John Malpas reports
A GROUP of chambers has devised its own clearing house scheme in an effort to bring order to the current free-for-all system of pupil selection.
The common law sets, which include Lord Williams of Mostyn QC's chambers at Farrar's Building and Robert Seabrook QC's set at 1 Crown Office Row, hope to bring order to the annual scramble for pupils between competing chambers.
So far 11 sets have signed up to the system which is the brainchild of Michael Spencer QC, of Robert Nelson QC's set at 1 Paper Buildings, and Christopher Purchas QC, of Raymond Kidwell QC's set at 2 Crown Office Row.
Called Compas and starting this autumn, it appears to have left the Bar Council's own plans for a pilot clearing house project standing in the starting blocks.
"Christopher Purchas and I met socially in September and we had both just completed reading about 500 application forms over three days," says Spencer.
"We agreed the system was crazy and there had to be a better way of organising it. The fact we later had a fight over a pupil deadline added impetus to what we had agreed."
A widely recognised problem of the current system is the deadlines imposed by sets on candidates, forcing them to commit themselves to offers before they have had time to explore all their options.
Spencer says sets are holding their interviews earlier and earlier into the summer in an attempt to bag the best candidates. This is a trend he hopes that will be countered by Compas.
The scheme is based loosely on the system for allocating university places to candidates and is designed to rationalise the annual pupil selection round, saving time and effort for both candidates and sets.
Anyone wishing to apply for a pupillage at a participating chamber will be required to fill out a single application form for all 11 sets.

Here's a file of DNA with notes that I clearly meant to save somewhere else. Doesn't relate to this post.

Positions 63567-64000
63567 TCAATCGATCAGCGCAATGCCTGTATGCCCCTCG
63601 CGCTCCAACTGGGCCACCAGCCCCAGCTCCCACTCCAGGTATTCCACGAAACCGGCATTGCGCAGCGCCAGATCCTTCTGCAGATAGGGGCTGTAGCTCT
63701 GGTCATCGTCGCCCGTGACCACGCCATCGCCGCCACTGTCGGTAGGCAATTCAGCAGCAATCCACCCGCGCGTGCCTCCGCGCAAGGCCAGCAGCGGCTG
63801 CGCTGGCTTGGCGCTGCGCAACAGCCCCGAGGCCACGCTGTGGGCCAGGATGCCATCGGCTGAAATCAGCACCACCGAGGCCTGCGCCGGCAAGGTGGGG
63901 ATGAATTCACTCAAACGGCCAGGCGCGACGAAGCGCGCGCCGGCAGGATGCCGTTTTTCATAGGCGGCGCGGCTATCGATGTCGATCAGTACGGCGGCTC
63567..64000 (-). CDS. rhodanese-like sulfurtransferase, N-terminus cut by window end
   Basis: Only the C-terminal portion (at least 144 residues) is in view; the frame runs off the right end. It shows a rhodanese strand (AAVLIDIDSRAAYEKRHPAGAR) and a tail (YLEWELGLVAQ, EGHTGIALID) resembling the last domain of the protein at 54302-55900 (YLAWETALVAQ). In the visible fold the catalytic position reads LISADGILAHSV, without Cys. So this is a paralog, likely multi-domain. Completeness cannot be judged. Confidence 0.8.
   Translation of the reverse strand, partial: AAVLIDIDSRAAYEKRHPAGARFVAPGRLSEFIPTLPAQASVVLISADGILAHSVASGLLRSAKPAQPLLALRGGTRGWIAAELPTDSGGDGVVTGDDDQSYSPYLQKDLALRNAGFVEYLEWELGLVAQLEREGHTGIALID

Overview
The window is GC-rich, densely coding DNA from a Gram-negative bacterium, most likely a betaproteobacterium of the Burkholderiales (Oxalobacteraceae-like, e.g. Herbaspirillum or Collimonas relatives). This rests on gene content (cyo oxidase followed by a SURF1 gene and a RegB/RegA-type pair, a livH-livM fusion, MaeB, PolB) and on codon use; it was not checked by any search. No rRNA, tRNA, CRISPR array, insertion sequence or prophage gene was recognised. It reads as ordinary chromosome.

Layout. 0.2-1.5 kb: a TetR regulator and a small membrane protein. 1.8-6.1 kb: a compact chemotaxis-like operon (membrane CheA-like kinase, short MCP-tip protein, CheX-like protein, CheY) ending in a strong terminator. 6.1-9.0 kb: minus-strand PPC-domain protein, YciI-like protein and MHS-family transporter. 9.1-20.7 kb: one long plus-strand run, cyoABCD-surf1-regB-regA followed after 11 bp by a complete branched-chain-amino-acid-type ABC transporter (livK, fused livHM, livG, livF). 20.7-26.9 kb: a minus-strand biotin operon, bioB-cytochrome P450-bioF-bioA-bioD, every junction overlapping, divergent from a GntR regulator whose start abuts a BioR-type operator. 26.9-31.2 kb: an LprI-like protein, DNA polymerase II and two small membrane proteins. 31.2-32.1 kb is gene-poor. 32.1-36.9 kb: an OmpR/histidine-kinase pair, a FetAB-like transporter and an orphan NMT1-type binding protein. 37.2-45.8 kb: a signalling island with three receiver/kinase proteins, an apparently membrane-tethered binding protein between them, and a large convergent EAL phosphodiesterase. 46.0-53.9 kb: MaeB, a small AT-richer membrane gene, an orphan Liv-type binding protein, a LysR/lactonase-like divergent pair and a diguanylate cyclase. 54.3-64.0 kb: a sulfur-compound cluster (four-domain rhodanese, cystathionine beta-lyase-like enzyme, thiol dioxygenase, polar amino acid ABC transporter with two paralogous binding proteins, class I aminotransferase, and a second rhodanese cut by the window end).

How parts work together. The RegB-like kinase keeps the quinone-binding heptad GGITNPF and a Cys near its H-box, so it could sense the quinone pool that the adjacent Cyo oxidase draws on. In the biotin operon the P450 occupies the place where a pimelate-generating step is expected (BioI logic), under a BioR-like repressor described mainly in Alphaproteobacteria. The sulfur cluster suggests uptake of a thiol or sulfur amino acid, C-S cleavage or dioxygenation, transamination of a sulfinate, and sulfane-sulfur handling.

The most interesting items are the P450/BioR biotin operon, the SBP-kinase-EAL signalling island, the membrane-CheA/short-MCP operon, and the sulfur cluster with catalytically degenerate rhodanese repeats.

After a designated interviewing period a computer will then marry offers with candidates and there is provision for further interviews and offers under a clearing system to take up unfilled pupillages.
The Compas rules forbid sets to communicate directly with pupils after interviews and offers are made indirectly through the clearing house.
It is hoped this will prevent sets from poaching promising candidates.
Under what Spencer describes as a "gentleman's agreement", there will even be a committee to enforce the rules with the ultimate power of expelling sets from the scheme.
This year Spencer anticipates Compas will process up to 800 applications for around 40 pupillages.
If all goes to plan it will expand next year, but he does not believe that a clearing house covering all London's sets is practicable.
Instead, he envisages a whole series of clearing houses that cater for sets with similar specialities.
His brother Martin, of Harvey McGregor's QC's chambers at 4 Paper Buildings, is in charge of devising the computer system and has been elected scheme secretary for this year's selection round.
Martin, a computer enthusiast, says: "There are existing programmes which can be adapted for our needs – it's not a problem from an IT point of view."
Before Christmas, Peter Goldsmith QC, the then Bar Chairman elect, announced the setting up of a working party to devise a pilot clearing house scheme.
The organisers behind Compas went ahead with their own project confident that the Bar's own pilot scheme would not be ready for this year's pupil intake.
Now they have been offered assistance from the Bar, which could extend to financial help if they find that a computer programmer is needed to devise the database.
The scheme is likely to be welcomed by young members of the Bar. One young pupil barrister says: "I think there is widespread recognition that things can no longer carry on as they are.
"At the moment people have to write out hundreds of application forms and you hear stories of people being given 48 hours to make up their mind on an offer when another set they're interested in hasn't even started interviewing."
The participating chambers so far are: 1 Paper Buildings (Robert Nelson QC); Farrar's Building (Lord Williams of Mostyn QC); 6 Pump Court (Kieran Coonan QC); 1 Harcourt Buildings (Raymond Walker QC); 1 Crown Office Row (Robert Seabrook QC); 5 Bell Yard (Robert Webb QC); 1 Temple Gardens (Hugh Carlisle QC); 3 Serjeants' Inn (Adrian Whitfield QC); 12 King's Bench Walk (Ronald Walker QC); 4 Paper Buildings (Harvey McGregor QC); and 2 Crown Office Row (Raymond Kidwell QC).